DNA membrane nanopores: We demonstrated the largest and smallest DNA nanopores and clarified the ion pathway through the lipid membrane. This is a major step to understand and establish design rules for DNA nanopores. With the DNA based protein detection we are currently finalising an agreement with a start up company to exploit the results. Based on these early successes we collaborated with the group of Prof Aksimentiev in Urbana-Champaign and discovered that our DNA nanopores act as artificial scramblases that connect the leaflets in lipid membranes. Our systems outperform natural enzymes by several orders of magnitude in transport rates. We are now able to build DNA scramblases can be controlled by external stimuli like salt concentration and through adaptations of the structure we can also change the lipid flipping rates. All these experiments were guided by intensive collaboration with molecular dynamics models and lead to more than 10 publications on all aspects of these DNA-based ion channels. The work on DNA-based scramblases is also filed as an US patent.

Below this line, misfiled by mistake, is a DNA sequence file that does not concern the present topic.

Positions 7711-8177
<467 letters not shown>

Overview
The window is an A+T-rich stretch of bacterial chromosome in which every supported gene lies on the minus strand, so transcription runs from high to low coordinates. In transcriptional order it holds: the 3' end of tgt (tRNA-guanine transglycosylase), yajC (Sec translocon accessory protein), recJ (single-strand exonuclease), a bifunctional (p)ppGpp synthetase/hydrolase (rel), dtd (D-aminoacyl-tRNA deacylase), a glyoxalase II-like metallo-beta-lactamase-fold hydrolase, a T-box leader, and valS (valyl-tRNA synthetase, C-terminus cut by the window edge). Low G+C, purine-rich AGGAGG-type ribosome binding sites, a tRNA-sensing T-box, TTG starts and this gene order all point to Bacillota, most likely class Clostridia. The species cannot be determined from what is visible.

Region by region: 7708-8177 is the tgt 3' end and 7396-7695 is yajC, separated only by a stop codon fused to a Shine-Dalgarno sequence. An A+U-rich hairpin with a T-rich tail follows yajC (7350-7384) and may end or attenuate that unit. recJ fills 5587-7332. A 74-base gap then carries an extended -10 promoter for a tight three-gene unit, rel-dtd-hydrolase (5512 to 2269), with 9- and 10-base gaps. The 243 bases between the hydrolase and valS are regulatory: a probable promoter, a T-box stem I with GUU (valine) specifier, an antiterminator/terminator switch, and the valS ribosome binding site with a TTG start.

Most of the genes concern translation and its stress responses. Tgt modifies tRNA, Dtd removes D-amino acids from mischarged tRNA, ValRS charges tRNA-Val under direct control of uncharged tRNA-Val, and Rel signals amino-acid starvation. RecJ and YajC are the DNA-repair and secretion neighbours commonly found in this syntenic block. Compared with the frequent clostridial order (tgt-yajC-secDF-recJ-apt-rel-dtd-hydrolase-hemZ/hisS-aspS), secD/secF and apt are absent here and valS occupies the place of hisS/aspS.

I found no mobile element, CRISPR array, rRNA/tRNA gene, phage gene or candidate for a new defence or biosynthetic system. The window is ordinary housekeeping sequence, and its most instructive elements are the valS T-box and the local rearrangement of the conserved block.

Nanopores sensing: At the start of the project we invented DNA carriers that allow for the multiplexed identification of proteins in complex mixtures. The work published in Nature nanotechnology 2016 was awarded with the Helmholtz Price for Applied Metrology and lead to a number of major breakthroughs in the nanopore field. Most notably we used the structured DNA carriers to measure the velocity of a molecule during translocation and discovered a two stage process with the DNA molecule slowing down and speeding up during the process. The work was finally published in Nature Physics 2021. The results are remarkable as we compare two different nanopore systems, namely glass nanopores and membrane nanopore. Both yield qualitatively similar results showing that polymer dynamics can be investigated with nanopores and present generic principles in the translocation process. In addition to these fundamental work, we used the DNA carriers for a multitude of applications including the detection of single nucleotide variations in small oligos, DNA data storage application and DNA hard drives, and the investigation of weak binders with a combination of DNA nanotechnology and strand displacement. We are now using these ideas for the analysis of RNA molecules with two patents recently filed and a start-up founded by one of the postdoctoral researchers and the PI.
After the end of the project we will continue the work with a proof-of-concept grant that will help translate the work from the lab to the application stages.
Graphical summary of DesignerPore project